“Finally, it’s not surprising that Mr. Wesoloski didn’t find numerical ratings for Michigan Supreme Court justices or in-house counsel. Avvo concentrates its data entry and ratings efforts on lawyers practicing in areas of most interest to consumers. Let’s face it – the typical consumer isn’t looking to hire a state supreme court justice or in-house counsel for help with a divorce or business formation!


Mr. Britton, you’ve made some fair points. But you have also answered issues I didn’t raise while not addressing some that I did.

And when evaluating my previous post, it’s equally important to put yourself in a lawyer’s shoes.

You’ve characterized one of my “two main issues with Avvo’s Michigan coverage” as being that I “could not immediately find the attorney profiles [I] was looking for.” Actually, I was complaining about erratic search results, which included the message, “We did not find any lawyers named …”

You’ve suggested that incorrect inputting of the search targets’ names may have caused the problem.

Point well taken, to a point.

I used first names and middle initials in the “first name” search field for all three of my searches. Twice I was told lawyers with those names were not found, even though listings for the search targets appeared farther down the page. In one instance, incorrect input did take me directly to the intended search target’s listing without the scary (to a lawyer) message, “We did not find any lawyers named …”

Happily, when I inputted just the first and last names of all three of my test names, Avvo’s search engine took me directly to their listings.

It is entirely possible that I am the only person on the planet who will ever attempt to use Avvo’s search feature by putting two parts of a lawyer’s name in a single search field, but I wouldn’t bet the farm on that. Why? Because another lawyer lookup service, the one provided by the State Bar of Michigan, offers only a first and last name field and has a fairly detailed usage note designed to forestall exactly what I did:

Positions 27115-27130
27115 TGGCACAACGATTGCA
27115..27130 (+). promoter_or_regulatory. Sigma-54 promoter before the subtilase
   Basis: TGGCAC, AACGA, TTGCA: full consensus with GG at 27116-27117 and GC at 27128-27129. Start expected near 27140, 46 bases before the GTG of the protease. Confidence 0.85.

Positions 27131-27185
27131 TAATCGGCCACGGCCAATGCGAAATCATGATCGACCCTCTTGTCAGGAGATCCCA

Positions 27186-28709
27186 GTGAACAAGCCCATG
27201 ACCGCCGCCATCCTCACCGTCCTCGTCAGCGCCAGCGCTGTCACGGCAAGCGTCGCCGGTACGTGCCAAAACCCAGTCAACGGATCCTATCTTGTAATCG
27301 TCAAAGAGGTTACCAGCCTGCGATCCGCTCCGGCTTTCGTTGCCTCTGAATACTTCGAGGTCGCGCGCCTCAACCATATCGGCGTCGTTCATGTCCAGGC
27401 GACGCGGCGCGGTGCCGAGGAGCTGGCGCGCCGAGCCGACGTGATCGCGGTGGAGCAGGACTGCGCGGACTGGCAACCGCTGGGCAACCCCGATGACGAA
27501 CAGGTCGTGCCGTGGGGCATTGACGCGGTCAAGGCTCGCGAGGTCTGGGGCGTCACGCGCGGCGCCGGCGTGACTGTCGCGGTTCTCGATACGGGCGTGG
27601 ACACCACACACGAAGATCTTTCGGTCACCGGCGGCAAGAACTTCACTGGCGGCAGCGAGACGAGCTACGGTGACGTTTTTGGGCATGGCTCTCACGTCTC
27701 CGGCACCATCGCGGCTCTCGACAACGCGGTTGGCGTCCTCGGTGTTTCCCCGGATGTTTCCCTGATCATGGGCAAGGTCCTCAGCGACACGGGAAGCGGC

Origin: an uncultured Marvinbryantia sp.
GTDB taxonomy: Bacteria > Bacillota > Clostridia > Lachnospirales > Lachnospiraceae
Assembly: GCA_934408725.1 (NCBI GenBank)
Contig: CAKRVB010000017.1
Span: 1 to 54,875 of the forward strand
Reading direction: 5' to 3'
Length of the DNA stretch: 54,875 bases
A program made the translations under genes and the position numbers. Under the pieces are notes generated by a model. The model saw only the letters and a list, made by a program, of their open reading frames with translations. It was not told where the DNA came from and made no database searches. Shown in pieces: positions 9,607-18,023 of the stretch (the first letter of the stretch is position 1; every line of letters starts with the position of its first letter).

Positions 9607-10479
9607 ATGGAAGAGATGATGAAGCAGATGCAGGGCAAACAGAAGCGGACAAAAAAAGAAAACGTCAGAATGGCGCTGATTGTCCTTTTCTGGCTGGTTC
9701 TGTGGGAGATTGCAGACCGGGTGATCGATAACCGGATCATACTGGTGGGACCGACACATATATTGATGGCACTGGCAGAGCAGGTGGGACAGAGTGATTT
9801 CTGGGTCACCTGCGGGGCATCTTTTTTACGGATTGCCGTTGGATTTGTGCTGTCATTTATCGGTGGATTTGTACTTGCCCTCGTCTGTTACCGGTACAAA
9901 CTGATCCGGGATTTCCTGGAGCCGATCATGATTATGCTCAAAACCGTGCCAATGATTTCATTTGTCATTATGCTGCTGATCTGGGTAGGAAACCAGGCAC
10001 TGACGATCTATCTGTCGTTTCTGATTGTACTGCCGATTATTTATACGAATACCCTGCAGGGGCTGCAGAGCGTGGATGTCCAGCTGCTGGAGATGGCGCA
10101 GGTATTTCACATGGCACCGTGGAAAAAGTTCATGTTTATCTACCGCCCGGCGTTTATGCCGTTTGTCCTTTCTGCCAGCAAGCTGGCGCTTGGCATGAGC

“Spelling must be exact, no middle initials, extra spaces, or tabs. If unsure of or unsuccessful with first name search, please use last name field only.”

I’m suggesting that similar information on your search page might be helpful. When I got the “not found” messages, I knew to keep looking because I knew the test names were indeed lawyers. But if consumers looking for a particular lawyer happen to goof up the input, they might not get past the “not found” message and draw an incorrect conclusion.

But having said all of this, we’ll see, in just a bit, how using a middle initial sometimes produces better results than just sticking to the first and last name only. As I said, my complaint was erratic results.

You characterized my second of “two main issues” as being “the majority of Michigan lawyers do not currently have a numerical rating.” This was actually a minor issue. I ran a search and calculated that roughly one in 10 Michigan attorneys had a numeric rating. You’ve noted that when you launched in Michigan, about two weeks ago, “nearly” 4,000 attorneys had a numeric rating. The State Bar of Michigan’s Membership Services department tells me there are nearly 40,000 attorneys eligible to practice in Michigan – 37,600 to be exact. We’re still talking roughly 10 percent.